Category Archives: Spring 2010 (5/1/10)

Tip of an iceberg of community: Infoshops and radical community centers

It’s summer traveling season so here’s a few places to visit on your travels that aren’t in the 2010 Slingshot organizer. Please let us know if you run into any other places we should list in the 2011 Organizer, or if you spot any errors. The deadline for the 2011 edition is August 1. I love putting this column together each issue. In a way, it is the most boring article in each issue ? just a list of places, names and numbers. No real plot development or analysis. And it is also more work per word than any other article ? each few lines requires a lot of research. But it is exciting because each listing is the tip of a huge, exciting iceberg of community, engagement, and action. When I read an email from a new project just starting up, behind the few lines of text is a flood of personal bonds developed at meetings, collecting zines, posting fliers, and building bookshelves. Cooperating with others to build something new ? a place for meetings, shows, learning and organizing ? is a beautiful act of caring, optimism and love. It is an expression of a community of people daring to seek social transformation and willing to struggle for a new world. Give these folks a hug, some support, buy a zine or a cup of coffee, or join in and volunteer to stock the shelves or do the dishes. Or maybe you’re already part of one of these projects ? if so, please accept my gratitude! Check Slingshot’s on-line radical contact list (slingshot.tao.ca) for more updated listings than what is in the printed organizer; it also includes web links where possible.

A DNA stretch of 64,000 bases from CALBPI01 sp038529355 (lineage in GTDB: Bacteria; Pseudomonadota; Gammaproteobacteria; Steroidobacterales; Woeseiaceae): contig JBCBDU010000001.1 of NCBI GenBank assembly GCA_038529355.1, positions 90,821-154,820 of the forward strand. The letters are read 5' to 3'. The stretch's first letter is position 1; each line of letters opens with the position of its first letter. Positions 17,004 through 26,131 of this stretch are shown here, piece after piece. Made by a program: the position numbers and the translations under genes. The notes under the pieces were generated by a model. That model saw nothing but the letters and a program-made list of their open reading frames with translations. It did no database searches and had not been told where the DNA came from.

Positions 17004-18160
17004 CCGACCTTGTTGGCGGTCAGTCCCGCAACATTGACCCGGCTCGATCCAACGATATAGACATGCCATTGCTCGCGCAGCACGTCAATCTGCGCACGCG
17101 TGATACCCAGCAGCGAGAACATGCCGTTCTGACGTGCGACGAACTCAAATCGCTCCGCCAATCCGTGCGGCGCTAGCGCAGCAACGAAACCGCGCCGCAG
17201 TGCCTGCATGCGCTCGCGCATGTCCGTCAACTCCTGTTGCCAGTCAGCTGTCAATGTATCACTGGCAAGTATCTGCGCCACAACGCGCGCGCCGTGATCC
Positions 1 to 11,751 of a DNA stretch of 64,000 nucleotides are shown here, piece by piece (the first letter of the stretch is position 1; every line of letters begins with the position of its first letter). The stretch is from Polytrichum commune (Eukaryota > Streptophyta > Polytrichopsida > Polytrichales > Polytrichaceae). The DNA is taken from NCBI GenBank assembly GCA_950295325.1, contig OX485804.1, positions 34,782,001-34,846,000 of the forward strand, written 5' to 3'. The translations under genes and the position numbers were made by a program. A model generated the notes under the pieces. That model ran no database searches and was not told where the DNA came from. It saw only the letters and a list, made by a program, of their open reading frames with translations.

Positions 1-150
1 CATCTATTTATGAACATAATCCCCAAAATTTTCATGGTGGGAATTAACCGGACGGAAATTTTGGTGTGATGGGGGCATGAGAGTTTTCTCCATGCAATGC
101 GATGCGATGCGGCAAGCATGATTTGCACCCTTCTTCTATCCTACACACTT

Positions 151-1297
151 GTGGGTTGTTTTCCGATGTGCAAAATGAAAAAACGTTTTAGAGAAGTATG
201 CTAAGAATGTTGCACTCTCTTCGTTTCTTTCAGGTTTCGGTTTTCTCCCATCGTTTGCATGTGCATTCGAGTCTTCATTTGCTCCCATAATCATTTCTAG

Bad Egg Books – Eugene, OR

Finally an infoshop back in my hometown! They have a reading room and store with zines and free wi-fi plus a members’ lending library for books and movies. 112 East 13th Ave, Eugene, OR 97401, (541) 636-3570.

NorthStar Center – Lansing, MI

A radical community center that features events, a reading group and a workers center. They also publish a newsletter. They’ve been around for 3 years. Visit Mon-Thurs 4-8. 106 Lathrop St., MI 48912 [mailing: P.O. Box 4794?E. Lansing, MI 48826] 517.371.2001, northstarcenter.net

The Wingnut – Richmond, VA

An all-ages, sober, social justice organizing and events space that hosts Food Not Bombs, a weekly craft night, acoustic shows, meetings and potlucks. 2005 Barton Avenue, Richmond, VA 23222, (804) 303 5449, thewingnutrva.wordpress.com

Brewing Grounds for Change – Milwaukee, WI

They are an all volunteer coffee shop and community organizing center with a zine library, a free store and they host music shows, art exhibits and meetings. Open 11 a.m. – 11:30 p.m. 2008 N Farwell Ave Milwaukee, WI 53202 414-273-9777

L@s Quixotes Infoshop & Radical Library – Seattle, WA

They are building a radical lending library and infoshop, starting off in rent-free space upstairs at Pilot Books until they can find their own space and raise enough money for a full scale project. Visit at 219 E Broadway, Seattle, WA 98102 quixotes.infoshop@gmail.com, losquixotesinfoshop.wordpress.com/

Bici Bike Coop – Birmingham, AL